vertical shift only on vertical format shots), not as good as a view
    camera (though I have very little experience with view cameras). Of
    course, you have to have a lens that with wide-enough coverage to
    enable use of the shifts and swings. The old 105mm f/4 short-mount
    apparently does, but most modern lenses wouldn't.

    With the 8mm extension tube needed to get the PB-4 to mount on a D100,
    and the 45mm or so of minimum bellows extension, you'd be working at
    greater than 1:1 minimum with a focusing 50mm or 60mm lens. Not good
    for what I want to do.

    I'll do some calculations to see what focusing range I'd get with the
    required extension tube and the short-mount (non-focusing) 105mm lens.
    But I need to have some idea what ratios I will be dealing with before
    laying out $500 to $600 for a used lens.
    Tim Smith, Oct 29, 2003
  7. Tim Smith

    Tim Smith Guest

    Good point. For typical field conditions you'd probably almost need a
    dedicated camera+bellows+lens set up.
    Tim Smith, Oct 29, 2003
  8. Tim Smith

    DSphotog Guest

    Hi Tim,

    Without knowing your exact requirements it's hard to make specific

    However, I do own and use a Nikon D100 and the PB 6 bellows. This bellows
    does not have and shift or swing facility.

    FYI any lenses designed for 35 mm will have some room for shift, swing or
    tilt due to the smaller sensor size and the built in crop factor (1.5x with

    re: Short mount lenses. While I'm not absolutely positive about this, I
    believe any quality enlarging lens will provide this feature. You might want
    to rent one to try this out before buying though. Right now, really good
    slightly used enlarging lenses are going for a song. (BTW 50mm covers 35mm,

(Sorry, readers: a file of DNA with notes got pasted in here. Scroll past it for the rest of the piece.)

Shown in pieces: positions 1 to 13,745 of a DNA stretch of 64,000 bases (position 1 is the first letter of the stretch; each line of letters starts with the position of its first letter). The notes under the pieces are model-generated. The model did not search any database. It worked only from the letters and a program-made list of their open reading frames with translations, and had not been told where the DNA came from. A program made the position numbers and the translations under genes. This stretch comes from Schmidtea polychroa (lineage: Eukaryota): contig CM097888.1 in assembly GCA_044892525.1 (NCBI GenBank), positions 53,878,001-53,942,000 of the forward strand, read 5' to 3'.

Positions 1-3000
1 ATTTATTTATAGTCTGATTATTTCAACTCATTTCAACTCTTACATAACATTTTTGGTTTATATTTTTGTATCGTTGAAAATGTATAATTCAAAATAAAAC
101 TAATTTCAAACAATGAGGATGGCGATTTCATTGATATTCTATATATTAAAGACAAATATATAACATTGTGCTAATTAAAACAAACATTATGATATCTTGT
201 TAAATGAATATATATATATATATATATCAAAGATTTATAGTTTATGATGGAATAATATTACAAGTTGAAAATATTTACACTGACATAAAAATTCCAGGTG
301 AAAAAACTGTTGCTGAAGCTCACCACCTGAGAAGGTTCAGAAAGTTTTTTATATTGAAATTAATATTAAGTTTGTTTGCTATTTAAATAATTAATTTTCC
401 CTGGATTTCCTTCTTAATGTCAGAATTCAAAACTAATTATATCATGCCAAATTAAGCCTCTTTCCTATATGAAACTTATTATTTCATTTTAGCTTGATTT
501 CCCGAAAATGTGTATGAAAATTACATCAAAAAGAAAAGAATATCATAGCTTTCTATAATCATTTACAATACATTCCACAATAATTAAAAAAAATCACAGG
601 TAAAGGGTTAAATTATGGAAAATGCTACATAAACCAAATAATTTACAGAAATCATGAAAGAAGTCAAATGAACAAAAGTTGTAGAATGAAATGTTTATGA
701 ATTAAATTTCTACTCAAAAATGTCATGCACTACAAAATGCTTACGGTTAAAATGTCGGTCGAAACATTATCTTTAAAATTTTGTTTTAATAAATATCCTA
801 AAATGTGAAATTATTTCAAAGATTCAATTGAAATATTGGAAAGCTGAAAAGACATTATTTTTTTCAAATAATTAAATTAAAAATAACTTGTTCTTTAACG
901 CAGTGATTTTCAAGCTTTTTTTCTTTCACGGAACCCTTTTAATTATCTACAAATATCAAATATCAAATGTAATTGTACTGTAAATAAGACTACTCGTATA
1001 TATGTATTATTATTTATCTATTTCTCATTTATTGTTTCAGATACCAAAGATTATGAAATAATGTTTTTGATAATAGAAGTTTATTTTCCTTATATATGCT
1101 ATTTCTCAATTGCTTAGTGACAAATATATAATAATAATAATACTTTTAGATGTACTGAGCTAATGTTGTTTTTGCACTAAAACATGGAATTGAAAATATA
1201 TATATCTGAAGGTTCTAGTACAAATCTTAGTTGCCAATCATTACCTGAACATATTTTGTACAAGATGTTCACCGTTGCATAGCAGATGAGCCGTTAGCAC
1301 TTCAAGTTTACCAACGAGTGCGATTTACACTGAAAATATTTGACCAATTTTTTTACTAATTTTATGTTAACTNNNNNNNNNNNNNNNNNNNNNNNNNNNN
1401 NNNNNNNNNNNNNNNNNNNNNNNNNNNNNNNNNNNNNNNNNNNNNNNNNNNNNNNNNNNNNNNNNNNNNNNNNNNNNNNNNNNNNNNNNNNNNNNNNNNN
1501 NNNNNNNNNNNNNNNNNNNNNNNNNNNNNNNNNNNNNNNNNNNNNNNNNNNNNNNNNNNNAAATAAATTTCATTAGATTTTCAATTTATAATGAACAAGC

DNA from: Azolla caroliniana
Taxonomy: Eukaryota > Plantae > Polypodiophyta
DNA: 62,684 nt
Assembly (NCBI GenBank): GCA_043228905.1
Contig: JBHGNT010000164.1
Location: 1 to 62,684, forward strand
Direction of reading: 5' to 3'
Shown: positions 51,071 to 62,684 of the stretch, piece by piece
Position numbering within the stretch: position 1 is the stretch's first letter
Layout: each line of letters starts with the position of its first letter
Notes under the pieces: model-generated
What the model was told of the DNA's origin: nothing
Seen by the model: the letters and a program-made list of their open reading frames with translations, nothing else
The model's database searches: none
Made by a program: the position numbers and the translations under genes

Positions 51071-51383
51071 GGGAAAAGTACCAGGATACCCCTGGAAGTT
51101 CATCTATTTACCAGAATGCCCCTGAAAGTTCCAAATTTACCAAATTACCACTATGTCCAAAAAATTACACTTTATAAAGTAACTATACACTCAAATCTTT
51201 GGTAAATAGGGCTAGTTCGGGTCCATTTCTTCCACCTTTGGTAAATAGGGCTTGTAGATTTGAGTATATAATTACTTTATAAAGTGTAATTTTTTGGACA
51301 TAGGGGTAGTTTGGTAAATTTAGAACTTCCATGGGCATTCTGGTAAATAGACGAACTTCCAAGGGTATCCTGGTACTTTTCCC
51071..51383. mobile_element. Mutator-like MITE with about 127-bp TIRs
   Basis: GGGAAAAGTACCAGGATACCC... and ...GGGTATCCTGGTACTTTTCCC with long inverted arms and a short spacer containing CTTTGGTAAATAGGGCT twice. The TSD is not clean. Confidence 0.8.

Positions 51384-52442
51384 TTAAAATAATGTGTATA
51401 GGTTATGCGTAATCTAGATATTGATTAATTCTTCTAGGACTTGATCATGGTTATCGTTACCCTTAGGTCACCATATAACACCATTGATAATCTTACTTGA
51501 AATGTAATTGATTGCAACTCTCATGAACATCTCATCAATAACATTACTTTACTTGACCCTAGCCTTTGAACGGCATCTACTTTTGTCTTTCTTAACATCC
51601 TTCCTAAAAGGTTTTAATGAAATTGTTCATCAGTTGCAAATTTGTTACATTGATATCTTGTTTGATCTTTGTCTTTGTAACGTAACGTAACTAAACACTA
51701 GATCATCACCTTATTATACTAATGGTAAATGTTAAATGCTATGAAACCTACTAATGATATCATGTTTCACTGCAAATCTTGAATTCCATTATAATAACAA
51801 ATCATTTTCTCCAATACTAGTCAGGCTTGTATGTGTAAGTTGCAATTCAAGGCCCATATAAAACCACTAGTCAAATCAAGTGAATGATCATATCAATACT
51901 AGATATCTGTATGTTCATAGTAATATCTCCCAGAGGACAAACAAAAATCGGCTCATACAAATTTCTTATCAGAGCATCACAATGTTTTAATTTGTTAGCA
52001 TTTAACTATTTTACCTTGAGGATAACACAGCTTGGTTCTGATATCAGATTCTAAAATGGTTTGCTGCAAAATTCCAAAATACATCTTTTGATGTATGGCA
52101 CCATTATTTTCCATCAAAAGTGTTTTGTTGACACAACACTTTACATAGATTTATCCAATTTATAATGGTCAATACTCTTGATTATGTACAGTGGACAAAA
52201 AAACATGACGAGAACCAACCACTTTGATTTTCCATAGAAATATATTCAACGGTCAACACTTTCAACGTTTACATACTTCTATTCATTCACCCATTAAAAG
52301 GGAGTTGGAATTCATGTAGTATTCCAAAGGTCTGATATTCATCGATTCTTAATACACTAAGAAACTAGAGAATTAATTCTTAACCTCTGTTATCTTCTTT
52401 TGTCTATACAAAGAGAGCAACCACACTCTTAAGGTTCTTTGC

80-100mm is for 21/4x format, 150mm works for 4x5 and 250-300 will cover
    8x10.) I think these would cover any situation you might encounter.

    One of the posters did mention the difficulty mounting the bellows to the
    D100. This is correct. You have to use a short extension tube to be able to
    mount it. PK 11A, 12 and 13 do not mount on the D100, however the PN-11 does
    and works just fine.

    I think that for swings and tilts and infinity focus, you are pretty much
    out of luck.

    If it were me I'd opt for the 60, 105 or 200 Micro and Kenko's auto
    extension tubes to maintain (I think) metering and deal with depth of field
    by trying to get the film plane as close to parallel with the subject plane
    as possible and stop down as much as needed.

    If you can live without the infinity focus, you can make this combo work
    with the shifts etc. if you can deal with a handheld meter, calculations and
    a bit of trial and error using the LCD preview and the histogram. Of course
    there is no waste of film or storage space as you can immediately delete any
    bad exposures.

    Hope this helps.


    D. Smith
    DSphotog, Oct 29, 2003
    1. Advertisements

Ask a Question

Want to reply to this thread or ask your own question?

You'll need to choose a username for the site, which only take a couple of moments (here). After that, you can post your question and our members will help you out.